Balloon catheter dilatation treatments have resulted in successful outcomes in various specialties and have been used in many regions of the human body. Balloons were first introduced into otorhinolaryngology in 2005 for use in treating the sinus ostia, with encouraging patient outcomes.Reference Poe and Hanna 1
Eustachian tube dysfunction has been referred to as a ‘black box’ because of the poor knowledge of its pathophysiology.Reference Schroder, Lehmann, Ebmeyer, Upile and Sudhoff 2 Understandably, the mechanisms that underlie the efficacy of eustachian tube balloon dilatation have yet to be determined. Possible hypotheses previously proposed by McCoul and Anand include: submucosal microhaemorrhages, resulting in fibrosis that expands the cross-sectional diameter as the tissues heal; fibrocartilaginous cartilage of the eustachian tube retaining a ‘memory’ of dilatation more than hyaline cartilage would; improvement of epithelial ventilation through a transient reduction in mucosal oedema, permitting the recovery of mucociliary flow; and the initiation of a local signalling pathway within the mucosa that modulates the function of cartilage and muscle.Reference McCoul and Anand 3
Despite an increasing number of technological advances, access to the eustachian tube remains challenging. Furthermore, a number of key anatomical structures lie close to the eustachian tube, which, if damaged, could result in serious morbidity or mortality. Several senior otologists have warned against surgical procedures on the eustachian tube because of a lack of high-level evidence of efficacyReference Bluestone 4 and previously reported mortality from procedures in the eustachian tube region.Reference Poe 5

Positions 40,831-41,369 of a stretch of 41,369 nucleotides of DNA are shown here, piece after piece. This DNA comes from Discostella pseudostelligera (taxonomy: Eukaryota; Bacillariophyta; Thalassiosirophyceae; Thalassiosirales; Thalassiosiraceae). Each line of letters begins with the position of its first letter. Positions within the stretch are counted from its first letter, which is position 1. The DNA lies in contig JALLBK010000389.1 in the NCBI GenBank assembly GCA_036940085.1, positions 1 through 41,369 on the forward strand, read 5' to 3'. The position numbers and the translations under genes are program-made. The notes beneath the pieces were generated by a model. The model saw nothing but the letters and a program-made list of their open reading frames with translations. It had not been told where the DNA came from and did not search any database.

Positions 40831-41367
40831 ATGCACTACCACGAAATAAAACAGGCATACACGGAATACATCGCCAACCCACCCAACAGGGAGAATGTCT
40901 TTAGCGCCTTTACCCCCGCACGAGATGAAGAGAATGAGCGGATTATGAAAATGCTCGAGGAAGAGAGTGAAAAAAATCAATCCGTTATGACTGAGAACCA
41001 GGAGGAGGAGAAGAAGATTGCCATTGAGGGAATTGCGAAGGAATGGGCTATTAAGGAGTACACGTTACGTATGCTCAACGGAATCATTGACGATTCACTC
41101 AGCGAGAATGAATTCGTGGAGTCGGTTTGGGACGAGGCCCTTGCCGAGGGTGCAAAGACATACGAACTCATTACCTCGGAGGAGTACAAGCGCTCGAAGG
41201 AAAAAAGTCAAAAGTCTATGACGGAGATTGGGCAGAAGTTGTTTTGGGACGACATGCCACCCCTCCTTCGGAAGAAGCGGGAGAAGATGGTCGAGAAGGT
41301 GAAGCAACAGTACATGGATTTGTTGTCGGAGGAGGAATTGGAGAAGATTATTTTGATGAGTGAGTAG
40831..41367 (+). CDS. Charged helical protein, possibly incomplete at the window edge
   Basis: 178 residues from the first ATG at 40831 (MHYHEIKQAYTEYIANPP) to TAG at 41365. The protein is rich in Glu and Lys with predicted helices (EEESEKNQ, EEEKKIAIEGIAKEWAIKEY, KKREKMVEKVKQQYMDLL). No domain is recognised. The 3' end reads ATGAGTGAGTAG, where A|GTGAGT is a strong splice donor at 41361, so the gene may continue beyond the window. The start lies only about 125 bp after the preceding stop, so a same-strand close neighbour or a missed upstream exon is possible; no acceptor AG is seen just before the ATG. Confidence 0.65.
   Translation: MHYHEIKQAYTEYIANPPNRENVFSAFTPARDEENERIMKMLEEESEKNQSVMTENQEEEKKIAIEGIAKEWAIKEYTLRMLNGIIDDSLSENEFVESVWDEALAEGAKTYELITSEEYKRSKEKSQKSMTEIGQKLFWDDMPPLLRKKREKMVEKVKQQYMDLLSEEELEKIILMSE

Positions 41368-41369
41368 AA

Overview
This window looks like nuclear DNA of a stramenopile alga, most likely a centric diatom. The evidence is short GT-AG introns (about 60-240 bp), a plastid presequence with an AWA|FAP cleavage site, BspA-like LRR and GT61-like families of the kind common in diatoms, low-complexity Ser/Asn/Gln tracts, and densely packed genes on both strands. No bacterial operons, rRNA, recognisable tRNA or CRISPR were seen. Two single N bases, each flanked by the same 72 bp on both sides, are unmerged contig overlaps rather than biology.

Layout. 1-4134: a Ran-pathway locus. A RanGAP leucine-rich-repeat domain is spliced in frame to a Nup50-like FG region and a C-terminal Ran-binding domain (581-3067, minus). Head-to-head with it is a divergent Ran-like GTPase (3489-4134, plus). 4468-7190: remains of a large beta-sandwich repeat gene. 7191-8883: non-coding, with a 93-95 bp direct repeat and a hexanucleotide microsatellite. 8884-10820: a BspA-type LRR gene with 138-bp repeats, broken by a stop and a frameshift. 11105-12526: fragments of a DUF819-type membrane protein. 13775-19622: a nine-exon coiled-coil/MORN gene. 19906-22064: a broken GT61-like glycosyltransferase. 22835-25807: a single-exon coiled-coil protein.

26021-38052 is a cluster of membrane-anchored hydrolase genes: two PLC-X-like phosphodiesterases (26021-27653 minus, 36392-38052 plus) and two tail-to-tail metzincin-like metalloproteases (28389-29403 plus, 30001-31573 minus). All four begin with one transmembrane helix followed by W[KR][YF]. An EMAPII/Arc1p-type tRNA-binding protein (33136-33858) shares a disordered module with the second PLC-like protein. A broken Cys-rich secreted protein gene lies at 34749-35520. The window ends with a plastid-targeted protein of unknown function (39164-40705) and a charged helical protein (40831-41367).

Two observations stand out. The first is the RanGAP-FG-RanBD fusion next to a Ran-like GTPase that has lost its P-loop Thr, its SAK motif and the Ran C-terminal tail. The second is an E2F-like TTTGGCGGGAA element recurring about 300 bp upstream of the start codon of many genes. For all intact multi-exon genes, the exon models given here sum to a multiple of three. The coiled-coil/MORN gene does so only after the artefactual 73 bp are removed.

Balloon dilatation of the eustachian tube can be performed via two approaches: transnasally, which is the more common and well known; or transtympanically, which has limited and conflicting evidence to support its use to date.
Various authors have asserted that the cartilaginous portion of the eustachian tube is the most likely site of pathology in eustachian tube dysfunction,Reference Adil and Poe 6 , Reference Miller and Elhassan 7 and this has certainly correlated with histopathological analysis of the region.Reference Kivekas, Chao, Faquin, Hollowell, Silvola and Rasooly 8 Limiting dilatation techniques to the cartilaginous portion has the added safety advantage of an increased distance buffer from the carotid artery. However, a competing school of thought is that both the cartilaginous and bony portions should be targeted in balloon dilatation of the eustachian tube.Reference Ockermann, Reineke, Upile, Ebmeyer and Sudhoff 9 The bony portion was certainly the primary target of historical surgical approaches,Reference House, Glasscock and Miles 10 which were later abandoned given the morbidity associated with the approach.
Increasing the minimum cross-sectional area should be the main objective in eustachian tube dilatation, as it is with almost all other clinical applications of balloon dilatation catheters. A group of researchers from Pittsburgh used three-dimensional computer-aided reconstructions of histological slides to accurately measure the eustachian tube dimensions.Reference Miura, Sando, Balaban, Takasaki and Haginomori 11 , Reference Sudo, Sando, Ikui and Suzuki 12 The minimum area was consistently found in the lateral aspect of the cartilaginous portion of the eustachian tube, within 5 mm of the junctional portion, with great variation found amongst the 16 specimens. The results of the studies have been combined and are graphically represented in Figure 1. Given these data, it is likely that reaching the narrowest point of the eustachian tube may not be possible transnasally using current equipment and techniques.